The SAT format is completely changing


A-West junior Penelope Dickerson while she signs into her college board account. Photo taken by Jess Hickey.

Every time spring rolls around in the school year, highschool upperclassmen all across America and the world begin to hold their breath in anticipation of taking the SAT. For Decades high school juniors have spent months preparing for this three hour exam which is heavily influential in the college admissions process, in hopes of getting into the best schools and getting the best scholarships. However, this age-old tradition is changing. 

The SAT has always been a three hour test, with a grammar section, an english comprehension section and two math sections, only one of which allows a calculator. On Tuesday, January 25th, the College Board, the organization that owns the SAT, announced certain changes that will be taking effect in the United States by 2024. For starters, the test will be shortened to two hours so students spend less time with the test but will actually have more time with each question. The reading passages on the English comprehension section, notorious for being mind-numbingly long, will now be shorter, and students can have a calculator for all math questions. Most notably, the test will be taken entirely on the computer. 

In a report for the New York Times, reporter Stephanie Saul says “80% of students said they found the digital tests less stressful, according to the College Board”

The whole goal of the proposed changes to the exam is to make it more accessible to students, especially those in traditionally underrepresented groups, and ease some of the stress associated with the SAT. 

The college board issued a statement addressing the concern of the lack of access to computers in some communities, and the potential pit falls of a completely digital test, “students will be able to use their own device (laptop or tablet) or a school issued device. If students don’t have a device to use, College Board will provide one for use on test day. If a student loses connectivity or power, the digital SAT has been designed to ensure they won;t lose their work while they reconnect”.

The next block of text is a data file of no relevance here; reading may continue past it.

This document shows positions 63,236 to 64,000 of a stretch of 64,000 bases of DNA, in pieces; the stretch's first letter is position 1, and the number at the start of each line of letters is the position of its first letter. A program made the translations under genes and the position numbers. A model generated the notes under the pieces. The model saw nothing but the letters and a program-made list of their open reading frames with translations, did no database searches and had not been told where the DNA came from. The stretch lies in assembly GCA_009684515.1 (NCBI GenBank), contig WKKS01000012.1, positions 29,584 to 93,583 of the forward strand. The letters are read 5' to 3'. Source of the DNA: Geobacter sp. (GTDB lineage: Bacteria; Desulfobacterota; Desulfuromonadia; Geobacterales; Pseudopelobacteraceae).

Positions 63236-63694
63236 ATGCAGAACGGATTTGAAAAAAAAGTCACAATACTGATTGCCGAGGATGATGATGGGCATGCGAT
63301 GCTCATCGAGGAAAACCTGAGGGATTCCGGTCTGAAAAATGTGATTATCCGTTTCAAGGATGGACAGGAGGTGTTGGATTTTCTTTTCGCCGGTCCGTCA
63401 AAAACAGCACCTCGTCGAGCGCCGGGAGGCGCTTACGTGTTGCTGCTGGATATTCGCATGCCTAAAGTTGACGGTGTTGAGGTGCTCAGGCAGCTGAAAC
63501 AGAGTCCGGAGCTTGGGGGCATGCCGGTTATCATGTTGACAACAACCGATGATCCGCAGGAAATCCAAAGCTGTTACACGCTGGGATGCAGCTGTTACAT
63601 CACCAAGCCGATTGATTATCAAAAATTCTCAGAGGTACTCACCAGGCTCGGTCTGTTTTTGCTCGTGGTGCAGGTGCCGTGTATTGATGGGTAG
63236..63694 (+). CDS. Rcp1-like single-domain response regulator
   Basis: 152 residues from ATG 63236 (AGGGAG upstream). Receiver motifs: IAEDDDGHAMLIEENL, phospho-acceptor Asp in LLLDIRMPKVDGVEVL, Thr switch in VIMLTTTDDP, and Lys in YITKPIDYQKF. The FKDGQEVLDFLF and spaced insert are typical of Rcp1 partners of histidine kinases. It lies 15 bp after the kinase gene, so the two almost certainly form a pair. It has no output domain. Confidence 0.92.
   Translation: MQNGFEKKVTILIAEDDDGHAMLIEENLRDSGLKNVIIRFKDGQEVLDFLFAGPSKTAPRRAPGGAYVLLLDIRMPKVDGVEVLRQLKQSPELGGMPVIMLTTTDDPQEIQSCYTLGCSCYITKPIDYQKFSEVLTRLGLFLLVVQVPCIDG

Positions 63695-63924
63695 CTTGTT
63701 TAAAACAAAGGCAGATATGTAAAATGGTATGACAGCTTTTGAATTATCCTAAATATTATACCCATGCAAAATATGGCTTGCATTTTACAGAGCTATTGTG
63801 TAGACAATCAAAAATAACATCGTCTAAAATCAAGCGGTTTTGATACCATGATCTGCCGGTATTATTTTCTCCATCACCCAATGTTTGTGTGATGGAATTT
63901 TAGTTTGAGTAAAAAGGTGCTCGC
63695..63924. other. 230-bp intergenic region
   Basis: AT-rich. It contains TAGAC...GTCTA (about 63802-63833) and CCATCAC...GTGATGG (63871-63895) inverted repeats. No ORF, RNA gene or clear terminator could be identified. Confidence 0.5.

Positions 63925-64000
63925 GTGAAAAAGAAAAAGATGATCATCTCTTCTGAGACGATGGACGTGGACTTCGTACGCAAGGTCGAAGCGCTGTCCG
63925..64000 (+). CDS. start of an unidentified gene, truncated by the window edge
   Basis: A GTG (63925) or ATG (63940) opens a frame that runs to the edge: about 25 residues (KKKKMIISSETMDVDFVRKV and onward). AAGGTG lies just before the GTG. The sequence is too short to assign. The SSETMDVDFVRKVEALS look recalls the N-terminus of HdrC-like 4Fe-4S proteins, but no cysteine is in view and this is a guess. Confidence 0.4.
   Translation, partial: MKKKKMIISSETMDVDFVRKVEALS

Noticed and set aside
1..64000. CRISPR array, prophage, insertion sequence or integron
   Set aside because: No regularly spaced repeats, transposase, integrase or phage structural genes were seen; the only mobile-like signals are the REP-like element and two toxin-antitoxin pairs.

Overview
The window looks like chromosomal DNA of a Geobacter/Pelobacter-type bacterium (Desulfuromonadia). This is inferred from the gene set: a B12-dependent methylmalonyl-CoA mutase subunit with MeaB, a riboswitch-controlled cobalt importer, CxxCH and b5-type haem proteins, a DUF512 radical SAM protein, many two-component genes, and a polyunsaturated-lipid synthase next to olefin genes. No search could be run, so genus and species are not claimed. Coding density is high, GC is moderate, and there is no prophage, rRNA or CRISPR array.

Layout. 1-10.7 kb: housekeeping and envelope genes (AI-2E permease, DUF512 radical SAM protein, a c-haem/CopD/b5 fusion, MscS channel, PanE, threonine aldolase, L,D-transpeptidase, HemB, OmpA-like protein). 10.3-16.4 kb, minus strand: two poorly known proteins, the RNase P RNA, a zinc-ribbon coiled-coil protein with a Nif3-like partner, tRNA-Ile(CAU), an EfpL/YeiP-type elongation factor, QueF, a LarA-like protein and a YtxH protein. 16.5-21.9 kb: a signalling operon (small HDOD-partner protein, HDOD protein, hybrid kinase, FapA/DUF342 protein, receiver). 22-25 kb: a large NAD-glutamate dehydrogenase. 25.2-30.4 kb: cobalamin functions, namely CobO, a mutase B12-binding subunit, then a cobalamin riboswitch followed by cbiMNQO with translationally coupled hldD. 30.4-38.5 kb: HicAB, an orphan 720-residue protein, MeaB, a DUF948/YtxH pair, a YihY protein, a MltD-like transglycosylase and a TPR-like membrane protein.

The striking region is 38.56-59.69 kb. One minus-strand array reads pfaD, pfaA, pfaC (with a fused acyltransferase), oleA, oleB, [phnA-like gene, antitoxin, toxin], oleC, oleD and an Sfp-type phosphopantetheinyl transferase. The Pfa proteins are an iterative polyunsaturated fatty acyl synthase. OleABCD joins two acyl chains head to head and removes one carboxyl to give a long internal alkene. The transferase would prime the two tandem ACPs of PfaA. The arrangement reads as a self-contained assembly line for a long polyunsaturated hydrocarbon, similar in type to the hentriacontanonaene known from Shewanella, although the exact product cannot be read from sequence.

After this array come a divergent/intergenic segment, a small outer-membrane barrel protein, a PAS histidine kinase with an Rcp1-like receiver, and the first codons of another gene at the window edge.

All of these changes come after there was a great decrease in the number of students that actually took the SAT.

Stephine Saul says “The number of SAT test takers declined from 2.2 million high schoolers who graduated in 2020 to 1.5 million in the class of 2021, according to the College Board.”

In March of 2020, the class of 2021 was preparing to take their own SATs but because of the COVID-19 pandemic. This led many colleges and universities to remove SAT scores from application requirements, and even now many universities don’t require score submission or list it as optional.

As always, the future of the SAT and college applications are unclear but it’s certain there are changes coming. 

Yet, despite these changes intended to make test taking less stressful, there is contention around students about the proposed modifications. Many current upperclassmen, who have already taken the SAT or are gearing up to take the old one in the spring, feel slighted. 

A-West junior, Isabella Fessler, says “it’s pretty unfair, I feel like they baby our freshmen” 

This represents a common notion in high school, that the underclassmen always have it easier than others who came before them had it. 

A-West freshman Isaac Carrol concurs by saying “I think it’s unfair” about the benefits that his class will experience that the upperclassmen won’t. 

Although this mindset seems to be fairly popular, it’s not the only one present in A-West. 

Sophomore Matthew Clifford says “Colleges will consider that the upperclassmen were at a disadvantage so applications will still be fair enough” 

Clifford, as a sophomore, is set to take the exam next year in 2023- before any of the changes are used nationwide. 

Similarly, senior Dave Murphy says “I think it’s fair because it’s a new generation coming up, it makes sense it’s becoming shorter”

Regardless of students’ thoughts on the exam, the famed SAT will be evolving with the rest of our changing world.